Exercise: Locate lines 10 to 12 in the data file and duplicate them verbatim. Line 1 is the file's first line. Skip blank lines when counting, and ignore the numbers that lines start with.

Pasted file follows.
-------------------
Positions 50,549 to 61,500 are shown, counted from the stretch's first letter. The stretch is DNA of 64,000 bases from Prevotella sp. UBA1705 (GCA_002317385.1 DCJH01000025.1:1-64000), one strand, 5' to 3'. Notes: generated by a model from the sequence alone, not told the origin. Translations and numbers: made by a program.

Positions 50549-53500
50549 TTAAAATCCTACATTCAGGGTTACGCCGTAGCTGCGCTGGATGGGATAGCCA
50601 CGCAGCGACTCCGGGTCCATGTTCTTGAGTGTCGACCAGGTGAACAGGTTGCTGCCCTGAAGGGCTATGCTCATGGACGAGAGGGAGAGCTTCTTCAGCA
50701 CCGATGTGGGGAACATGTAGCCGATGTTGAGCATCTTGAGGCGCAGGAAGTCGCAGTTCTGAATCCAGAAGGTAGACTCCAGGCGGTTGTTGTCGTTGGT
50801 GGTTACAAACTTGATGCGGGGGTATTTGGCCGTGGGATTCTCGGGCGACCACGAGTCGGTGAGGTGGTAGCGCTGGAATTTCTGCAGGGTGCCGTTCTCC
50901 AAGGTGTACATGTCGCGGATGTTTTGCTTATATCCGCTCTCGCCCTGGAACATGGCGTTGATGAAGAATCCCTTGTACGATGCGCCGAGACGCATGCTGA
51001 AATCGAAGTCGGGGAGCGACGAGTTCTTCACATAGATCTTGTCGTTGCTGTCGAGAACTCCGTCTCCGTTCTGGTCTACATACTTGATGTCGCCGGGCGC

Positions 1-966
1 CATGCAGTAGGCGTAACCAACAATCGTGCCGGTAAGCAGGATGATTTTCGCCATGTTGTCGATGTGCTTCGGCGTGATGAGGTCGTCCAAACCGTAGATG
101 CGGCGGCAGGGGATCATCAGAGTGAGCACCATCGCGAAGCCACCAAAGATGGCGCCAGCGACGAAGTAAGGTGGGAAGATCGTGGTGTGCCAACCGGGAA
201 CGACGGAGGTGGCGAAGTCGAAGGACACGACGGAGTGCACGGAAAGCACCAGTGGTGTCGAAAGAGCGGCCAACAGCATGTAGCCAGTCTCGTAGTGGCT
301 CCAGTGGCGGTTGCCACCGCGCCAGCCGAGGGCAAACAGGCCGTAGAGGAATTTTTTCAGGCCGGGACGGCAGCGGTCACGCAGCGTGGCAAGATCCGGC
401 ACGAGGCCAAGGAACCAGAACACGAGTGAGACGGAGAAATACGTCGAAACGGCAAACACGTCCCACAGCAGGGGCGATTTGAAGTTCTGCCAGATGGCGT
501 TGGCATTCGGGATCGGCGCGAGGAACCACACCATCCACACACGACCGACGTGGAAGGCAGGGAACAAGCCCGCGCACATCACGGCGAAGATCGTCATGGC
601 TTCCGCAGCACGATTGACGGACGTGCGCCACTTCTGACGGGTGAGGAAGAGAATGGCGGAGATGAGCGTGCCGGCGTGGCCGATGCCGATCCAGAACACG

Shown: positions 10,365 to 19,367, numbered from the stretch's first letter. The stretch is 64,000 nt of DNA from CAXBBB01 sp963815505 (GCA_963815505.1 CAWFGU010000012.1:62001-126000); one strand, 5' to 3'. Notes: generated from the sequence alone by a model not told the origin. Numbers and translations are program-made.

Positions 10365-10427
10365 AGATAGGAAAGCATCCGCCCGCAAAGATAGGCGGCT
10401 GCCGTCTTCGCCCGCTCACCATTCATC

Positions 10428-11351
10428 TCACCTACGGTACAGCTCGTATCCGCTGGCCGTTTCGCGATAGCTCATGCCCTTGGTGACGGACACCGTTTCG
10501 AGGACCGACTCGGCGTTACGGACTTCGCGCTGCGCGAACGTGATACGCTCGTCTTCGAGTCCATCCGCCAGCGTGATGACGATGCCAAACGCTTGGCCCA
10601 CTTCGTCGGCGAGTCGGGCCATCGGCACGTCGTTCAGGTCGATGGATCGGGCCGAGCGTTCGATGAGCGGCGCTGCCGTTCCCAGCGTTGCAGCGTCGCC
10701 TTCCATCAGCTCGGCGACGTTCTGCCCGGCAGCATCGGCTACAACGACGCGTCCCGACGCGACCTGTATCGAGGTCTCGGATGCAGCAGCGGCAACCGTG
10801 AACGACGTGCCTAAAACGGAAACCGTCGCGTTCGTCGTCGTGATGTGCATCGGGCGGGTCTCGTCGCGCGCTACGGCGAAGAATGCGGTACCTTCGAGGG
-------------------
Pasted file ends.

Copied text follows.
1 CATGCAGTAGGCGTAACCAACAATCGTGCCGGTAAGCAGGATGATTTTCGCCATGTTGTCGATGTGCTTCGGCGTGATGAGGTCGTCCAAACCGTAGATG
101 CGGCGGCAGGGGATCATCAGAGTGAGCACCATCGCGAAGCCACCAAAGATGGCGCCAGCGACGAAGTAAGGTGGGAAGATCGTGGTGTGCCAACCGGGAA
201 CGACGGAGGTGGCGAAGTCGAAGGACACGACGGAGTGCACGGAAAGCACCAGTGGTGTCGAAAGAGCGGCCAACAGCATGTAGCCAGTCTCGTAGTGGCT